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ecologist and artist

I am currently working in the CRAFT (Community and Climate Resilience through Agriculture, Forestry, and Technology) pathway at Woodstock Union HS/MS where I teach classes, manage the gardens and greenhouses, and am helping to jumpstart a new emersive farming and forestry semester in collaboration with the Vermont Land Trust. After school and on the weekends, I am illustating a new book, Emerging Patterns of Resilience: Northeast Permaculture in Action. The book will be a resource, specifically for the climate generation, to co-create a resilient future using the ecological and cultural patterns that inform permaculture design.


I graduated from Colby-Sawyer College in 2021 with a B.S. in Environmental Studies and a B.A. in Studio Art. As an Environmental studies student, I learned to observe the patterns, changes, and systems in the world around me and build off those observations to form and test a hypothesis. As an artist, I pay careful attention to my surroundings and respond to them through my art. The two areas of study provide a much-needed balance in my life and, in the end, I am a better scientist because I am an artist and a better artist because I am a scientist. Art is my way of telling about my astonishment with the world. My astonishments do not tend to be born out of grand landscapes and sights, but rather give light to the everyday movements and small details that capture my attention with their quiet beauty. My scenes of everyday moments feel like breaths or heartbeats; they are quiet and tend to be rooted in a strong sense of place. 



In college, I focused my coursework on painting, drawing, and ceramics. I spent a summer semester at the Florence School of Fine Arts in Florence, Italy experimenting with printmaking techniques as well as plein air acrylic painting. In 2019, I interned with Karen Talbot, a conservation illustrator in Rockland, Maine. Here, I began my journey with scientific illustration - the perfect intersection of my two passions. In high school I interned for Kara Bigda, a watercolor artist located in Central Massachusetts. In my position at the Vermont Center for Ecostudies, I created guides to bumble bees and milkweed specialist insects to help community scientists identify species and collect data.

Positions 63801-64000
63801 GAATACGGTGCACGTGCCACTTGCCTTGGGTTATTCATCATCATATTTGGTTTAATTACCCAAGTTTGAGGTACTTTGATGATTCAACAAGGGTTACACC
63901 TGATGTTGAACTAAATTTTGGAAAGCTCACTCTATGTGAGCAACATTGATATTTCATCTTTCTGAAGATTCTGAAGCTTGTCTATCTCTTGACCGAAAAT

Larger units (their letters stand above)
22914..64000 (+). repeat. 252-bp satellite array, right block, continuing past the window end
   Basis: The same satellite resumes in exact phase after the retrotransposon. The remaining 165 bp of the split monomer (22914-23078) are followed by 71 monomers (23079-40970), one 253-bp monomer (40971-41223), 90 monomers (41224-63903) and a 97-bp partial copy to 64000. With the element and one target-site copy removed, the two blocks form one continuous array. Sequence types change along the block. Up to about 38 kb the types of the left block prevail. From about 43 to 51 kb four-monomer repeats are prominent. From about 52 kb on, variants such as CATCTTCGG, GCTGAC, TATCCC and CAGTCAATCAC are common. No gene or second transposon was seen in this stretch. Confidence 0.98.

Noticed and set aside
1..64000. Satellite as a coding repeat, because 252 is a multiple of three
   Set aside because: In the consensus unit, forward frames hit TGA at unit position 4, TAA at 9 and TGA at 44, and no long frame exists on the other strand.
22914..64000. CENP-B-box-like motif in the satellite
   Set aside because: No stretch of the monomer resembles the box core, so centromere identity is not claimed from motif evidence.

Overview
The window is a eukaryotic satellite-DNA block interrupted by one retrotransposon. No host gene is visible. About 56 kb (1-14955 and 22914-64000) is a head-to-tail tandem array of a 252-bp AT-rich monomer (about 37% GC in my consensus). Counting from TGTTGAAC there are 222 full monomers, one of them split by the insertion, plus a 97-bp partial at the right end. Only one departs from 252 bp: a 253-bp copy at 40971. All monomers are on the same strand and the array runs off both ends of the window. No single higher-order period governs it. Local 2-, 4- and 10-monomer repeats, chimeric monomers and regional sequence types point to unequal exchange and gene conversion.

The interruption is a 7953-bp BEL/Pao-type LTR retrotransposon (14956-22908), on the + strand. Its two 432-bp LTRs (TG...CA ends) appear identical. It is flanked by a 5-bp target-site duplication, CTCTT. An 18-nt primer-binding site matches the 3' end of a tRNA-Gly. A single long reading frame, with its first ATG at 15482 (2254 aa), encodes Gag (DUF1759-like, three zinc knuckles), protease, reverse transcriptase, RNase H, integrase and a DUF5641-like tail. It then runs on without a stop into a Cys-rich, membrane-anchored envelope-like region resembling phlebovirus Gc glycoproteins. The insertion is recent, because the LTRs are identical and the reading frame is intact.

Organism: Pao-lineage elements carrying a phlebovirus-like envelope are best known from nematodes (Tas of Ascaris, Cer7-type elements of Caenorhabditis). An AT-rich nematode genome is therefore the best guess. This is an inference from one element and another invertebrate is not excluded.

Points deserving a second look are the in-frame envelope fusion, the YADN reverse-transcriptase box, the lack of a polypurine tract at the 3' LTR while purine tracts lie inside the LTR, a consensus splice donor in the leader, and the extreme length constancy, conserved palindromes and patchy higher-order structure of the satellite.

I have experiment with drawing, painting, ceramics, printmaking, and digital media. My works tend to be realistic with an slight illustrative quality in my mark-making. I work primarily in paint but oscillate between using oils, watercolor, and gouache. I will often work in the transparent mediums of watercolor and gouache for a few months then begin to crave a more opaque medium of oil and vice versa. These mediums require completely different approaches and processes but the switch is always refreshing and sparks new ideas.

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